The ideal temperature is approximately what it's been since the dawn of civilization. Only for the reason that we built this civilization, (the farms, the coastal properties, the dykes, the infrastructure, etc), with that climate in mind. Transport all that to a different climate and it no longer fits. It's expensive to have to redo it all.

and how you calculate and control it?

Best way to calculate it: http://pubs.giss.nasa.gov/docs... (IMHO, YMMV, but all methods produce roughly the same results.

Best way to control it: https://www.theguardian.com/en...

Comment Re:We knew this going in (Score 5, Insightful) 572

Global warming will kill us, but, mass poverty will kill us sooner.

A) No, poverty won't kill us. Income inequity and the gutting of health, education and social services will kill some people—far too many, to be sure— but mostly it will reduce the quality of life for a generation or so. Undesirable? Yes. Deadly? Not for most people.

B) The reason for climate action today is not because it's going to affect us today. It's because every day of delay compounds the problem. I'm going to go out on a limb and guess that you're the type of person who changes their oil regularly and sticks to the vehicle maintenance schedule, because ignoring things until they become critical is costly and stupid....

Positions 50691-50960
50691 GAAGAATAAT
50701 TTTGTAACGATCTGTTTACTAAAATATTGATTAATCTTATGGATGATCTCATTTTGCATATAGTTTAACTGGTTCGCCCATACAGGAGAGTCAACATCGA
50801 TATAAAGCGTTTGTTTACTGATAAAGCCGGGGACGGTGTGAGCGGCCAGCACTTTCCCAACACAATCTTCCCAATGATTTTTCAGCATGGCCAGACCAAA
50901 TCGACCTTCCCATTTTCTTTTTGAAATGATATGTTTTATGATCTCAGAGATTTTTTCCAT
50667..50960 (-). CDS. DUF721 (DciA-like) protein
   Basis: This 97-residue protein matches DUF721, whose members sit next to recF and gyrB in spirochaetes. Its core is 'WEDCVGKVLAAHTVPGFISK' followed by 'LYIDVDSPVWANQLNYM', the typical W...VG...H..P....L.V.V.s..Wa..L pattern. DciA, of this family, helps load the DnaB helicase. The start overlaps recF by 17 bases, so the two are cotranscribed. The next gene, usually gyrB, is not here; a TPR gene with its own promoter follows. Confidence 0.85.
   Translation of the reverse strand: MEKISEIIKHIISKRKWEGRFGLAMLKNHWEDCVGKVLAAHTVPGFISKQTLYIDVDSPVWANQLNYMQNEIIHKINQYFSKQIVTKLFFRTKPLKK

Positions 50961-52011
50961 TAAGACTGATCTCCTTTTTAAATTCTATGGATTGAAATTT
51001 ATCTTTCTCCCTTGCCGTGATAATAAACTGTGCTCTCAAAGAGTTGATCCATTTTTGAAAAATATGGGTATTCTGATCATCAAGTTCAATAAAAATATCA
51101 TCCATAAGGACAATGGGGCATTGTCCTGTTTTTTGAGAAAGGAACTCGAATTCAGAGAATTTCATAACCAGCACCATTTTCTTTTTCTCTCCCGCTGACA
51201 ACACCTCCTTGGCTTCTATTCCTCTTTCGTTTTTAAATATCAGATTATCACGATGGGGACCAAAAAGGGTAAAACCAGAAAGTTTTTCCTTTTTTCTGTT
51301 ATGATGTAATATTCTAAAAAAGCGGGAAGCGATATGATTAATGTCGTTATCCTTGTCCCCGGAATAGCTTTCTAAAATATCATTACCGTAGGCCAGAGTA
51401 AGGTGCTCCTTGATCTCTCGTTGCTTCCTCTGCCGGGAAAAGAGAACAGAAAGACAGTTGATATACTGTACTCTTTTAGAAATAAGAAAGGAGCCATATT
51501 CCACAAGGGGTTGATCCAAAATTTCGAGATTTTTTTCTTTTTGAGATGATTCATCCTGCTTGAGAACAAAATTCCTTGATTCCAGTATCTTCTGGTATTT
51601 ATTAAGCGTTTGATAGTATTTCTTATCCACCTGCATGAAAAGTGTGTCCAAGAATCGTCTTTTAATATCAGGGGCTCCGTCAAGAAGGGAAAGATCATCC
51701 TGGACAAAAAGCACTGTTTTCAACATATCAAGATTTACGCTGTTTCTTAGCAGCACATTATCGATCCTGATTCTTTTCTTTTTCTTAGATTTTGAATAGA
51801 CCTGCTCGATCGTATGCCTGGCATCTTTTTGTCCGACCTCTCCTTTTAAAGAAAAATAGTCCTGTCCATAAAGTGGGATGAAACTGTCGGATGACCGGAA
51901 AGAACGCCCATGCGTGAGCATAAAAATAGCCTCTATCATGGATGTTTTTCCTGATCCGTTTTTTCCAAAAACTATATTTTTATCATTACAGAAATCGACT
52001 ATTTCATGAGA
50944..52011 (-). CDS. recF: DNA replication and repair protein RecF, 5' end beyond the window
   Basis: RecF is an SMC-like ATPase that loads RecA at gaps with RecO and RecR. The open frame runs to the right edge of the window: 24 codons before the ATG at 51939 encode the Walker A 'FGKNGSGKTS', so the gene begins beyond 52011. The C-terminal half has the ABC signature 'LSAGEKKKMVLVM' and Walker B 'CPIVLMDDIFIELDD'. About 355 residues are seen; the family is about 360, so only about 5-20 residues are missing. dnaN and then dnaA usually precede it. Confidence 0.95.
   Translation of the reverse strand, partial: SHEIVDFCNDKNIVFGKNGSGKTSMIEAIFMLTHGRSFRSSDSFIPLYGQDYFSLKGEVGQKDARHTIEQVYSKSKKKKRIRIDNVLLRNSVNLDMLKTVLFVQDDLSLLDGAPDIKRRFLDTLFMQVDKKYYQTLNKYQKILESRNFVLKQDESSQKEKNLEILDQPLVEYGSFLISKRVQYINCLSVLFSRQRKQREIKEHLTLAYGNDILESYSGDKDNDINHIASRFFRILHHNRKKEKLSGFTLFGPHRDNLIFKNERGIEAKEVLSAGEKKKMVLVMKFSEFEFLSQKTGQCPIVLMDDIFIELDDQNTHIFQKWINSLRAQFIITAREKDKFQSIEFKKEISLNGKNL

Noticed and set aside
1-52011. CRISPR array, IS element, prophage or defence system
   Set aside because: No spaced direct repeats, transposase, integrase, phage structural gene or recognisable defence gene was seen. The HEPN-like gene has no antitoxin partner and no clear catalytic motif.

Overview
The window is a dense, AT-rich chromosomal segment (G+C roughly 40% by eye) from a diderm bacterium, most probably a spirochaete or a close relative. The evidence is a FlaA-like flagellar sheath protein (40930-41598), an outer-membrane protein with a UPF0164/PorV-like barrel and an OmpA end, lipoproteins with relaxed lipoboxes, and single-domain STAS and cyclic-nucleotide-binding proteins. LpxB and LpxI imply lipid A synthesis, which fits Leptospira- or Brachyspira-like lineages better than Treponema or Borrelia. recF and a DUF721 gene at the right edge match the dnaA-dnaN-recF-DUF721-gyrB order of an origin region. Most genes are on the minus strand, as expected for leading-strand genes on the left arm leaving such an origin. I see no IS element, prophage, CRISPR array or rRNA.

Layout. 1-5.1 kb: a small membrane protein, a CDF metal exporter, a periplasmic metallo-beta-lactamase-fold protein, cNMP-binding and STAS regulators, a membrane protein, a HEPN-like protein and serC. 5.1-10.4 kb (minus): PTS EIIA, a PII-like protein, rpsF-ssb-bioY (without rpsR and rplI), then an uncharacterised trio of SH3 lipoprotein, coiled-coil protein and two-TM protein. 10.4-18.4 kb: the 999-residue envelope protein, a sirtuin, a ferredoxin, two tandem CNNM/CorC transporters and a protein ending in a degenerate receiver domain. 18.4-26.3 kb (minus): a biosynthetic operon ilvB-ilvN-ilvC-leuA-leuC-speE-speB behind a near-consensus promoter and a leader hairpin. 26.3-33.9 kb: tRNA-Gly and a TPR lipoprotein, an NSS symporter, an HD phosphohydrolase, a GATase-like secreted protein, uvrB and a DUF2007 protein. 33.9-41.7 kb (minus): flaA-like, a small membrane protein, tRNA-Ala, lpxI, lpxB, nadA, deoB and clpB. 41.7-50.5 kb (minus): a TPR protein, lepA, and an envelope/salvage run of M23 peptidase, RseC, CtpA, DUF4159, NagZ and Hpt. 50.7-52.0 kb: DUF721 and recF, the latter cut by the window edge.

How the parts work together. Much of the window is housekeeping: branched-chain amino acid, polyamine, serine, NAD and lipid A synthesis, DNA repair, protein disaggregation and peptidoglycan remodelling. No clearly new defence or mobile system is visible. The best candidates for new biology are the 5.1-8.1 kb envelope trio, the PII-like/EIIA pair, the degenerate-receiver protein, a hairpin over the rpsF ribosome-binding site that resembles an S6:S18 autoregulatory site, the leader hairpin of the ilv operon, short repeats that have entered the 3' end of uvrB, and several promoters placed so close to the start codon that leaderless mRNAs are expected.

C) If I have to carry B)'s analogy any further, there's really no point in even responding.

Not everyone assumes Trump is unalloyed evil. But Breitbart, on the other hand, is deliberately indulging in the kind of corrupt, amoral behaviour you claim that Donald Trump needs to deal with as his first priority.

[editor's note: Here is where the poster loses his shit at the willful blindness of this defender of the indefensible.]

In layman's terms, they fucking lie and lie and lie about climate change, and you can't get that through your fucking head. Instead, you defend the very fucking liars you claim are ruining this globe by pooh-poohing the fact that they fucking lied and claiming that the thing they fucking lied about isn't that big a deal.

Here's the problem with that situation: If you're so fed up with political corruption, why the fuck are you defending the very people who are perpetuating the problem? And don't give me any 'but Hillary' shit. I don't give a flying fuck about Hillary. I don't care if she's the devil. I am specifically concerned that you, sir, are defending liars in your paean to the need to end a culture of corruption. Because I don't fucking get it.

Submission + - Scott Adams and "The Non-Expert Problem" (blogspot.ca) 11

Layzej writes: It is easy for a non-expert to be swayed by a credible sounding narrative that claims to overthrow a scientific consensus. For a scientist it is generally clear which arguments are valid, but the general public can’t independently evaluate scientific evidence. Scientist Victor Venema provides answers to a number of concerns about climate science raised by cartoonist Scott Adams. His answers are accessible and illuminating, and hopefully helpful to the non-expert who would like to understand the truth behind certain contrarian talking points.